The flag of Afghanistan underwent more changes during the 20th century than any other flag in the world. By my count, the design of the flag was change some twenty times in that time period. Since 2000 it has been modified three more times. The first of these flags, flown under the rule Abdur Rahman Khan, was completely black. Today’s Afghanistan flag, on the other hand, consists of three stripes and the emblem of Afghanistan.
The Afghanistan flag’s colors – black, red and green – are meant to represent different chapters in the nation’s history. Black represents the 19th century, when a series of wars led to British occupation. Red represents the Afghans fight for independence, and green is meant to show that independence has been achieved. These colors were also part of the Afghanistan flag from 1928 to 1978, running either vertically or horizontally. Back then, black represented the previous monochrome version of Afghan flags, which in turn represented the sovereign. It’s believed that the red was taken from the Soviet flag and meant to represent modernity and progress. Green stood for Islam.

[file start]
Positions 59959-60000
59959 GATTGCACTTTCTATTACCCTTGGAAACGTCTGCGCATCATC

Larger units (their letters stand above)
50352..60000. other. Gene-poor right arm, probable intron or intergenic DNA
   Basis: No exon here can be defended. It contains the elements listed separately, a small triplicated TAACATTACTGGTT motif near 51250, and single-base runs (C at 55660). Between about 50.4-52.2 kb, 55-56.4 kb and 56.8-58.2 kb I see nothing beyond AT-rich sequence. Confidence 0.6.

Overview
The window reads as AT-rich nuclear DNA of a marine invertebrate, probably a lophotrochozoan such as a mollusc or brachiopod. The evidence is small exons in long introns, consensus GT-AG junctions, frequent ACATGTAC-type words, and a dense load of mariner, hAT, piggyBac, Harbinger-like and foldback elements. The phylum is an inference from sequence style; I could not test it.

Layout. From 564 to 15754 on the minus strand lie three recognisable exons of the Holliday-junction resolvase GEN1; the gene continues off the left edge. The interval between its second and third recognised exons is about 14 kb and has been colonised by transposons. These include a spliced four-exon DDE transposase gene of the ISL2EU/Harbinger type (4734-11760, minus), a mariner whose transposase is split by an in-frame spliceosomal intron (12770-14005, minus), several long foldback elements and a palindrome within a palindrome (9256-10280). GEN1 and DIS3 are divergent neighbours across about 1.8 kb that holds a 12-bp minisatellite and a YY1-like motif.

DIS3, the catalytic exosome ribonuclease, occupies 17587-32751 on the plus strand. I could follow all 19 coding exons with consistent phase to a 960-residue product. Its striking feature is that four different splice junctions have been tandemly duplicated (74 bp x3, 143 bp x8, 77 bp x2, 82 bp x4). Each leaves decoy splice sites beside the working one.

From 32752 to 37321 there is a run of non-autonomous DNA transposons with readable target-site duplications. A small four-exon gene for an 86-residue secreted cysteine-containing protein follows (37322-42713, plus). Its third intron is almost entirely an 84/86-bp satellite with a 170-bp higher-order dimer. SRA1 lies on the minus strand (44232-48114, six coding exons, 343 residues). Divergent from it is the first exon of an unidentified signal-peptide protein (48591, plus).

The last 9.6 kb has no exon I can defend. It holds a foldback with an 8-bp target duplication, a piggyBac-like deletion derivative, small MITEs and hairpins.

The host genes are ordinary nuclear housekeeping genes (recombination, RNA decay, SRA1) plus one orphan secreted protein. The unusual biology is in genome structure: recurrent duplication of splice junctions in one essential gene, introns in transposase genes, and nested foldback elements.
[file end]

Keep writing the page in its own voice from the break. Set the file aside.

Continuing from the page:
The emblem of Afghanistan, which is found at the center of the current design, consists of several things. At the very top of the emblem, one finds the Shahadah. The Shahadah is the Muslim declaration of belief in the oneness of God and the acceptance of Muhammad as his prophet. Depending on whom you ask, in English it more or less reads, “There is no god but God, and Muhammad is the Messenger of God.” Below the Shahadah, there’s an image of a mosque with its mihrab facing Mecca. A mihrab is a niche in the wall of a mosque that indicates the direction of the Kaaba, a cube-shaped building in the city of Mecca, and hence the direction all Muslims should pray. Two flags are also attached to the mosque, which are taken to be Afghanistan flags. Below the mosque is an Arabic inscription stating the name of the nation.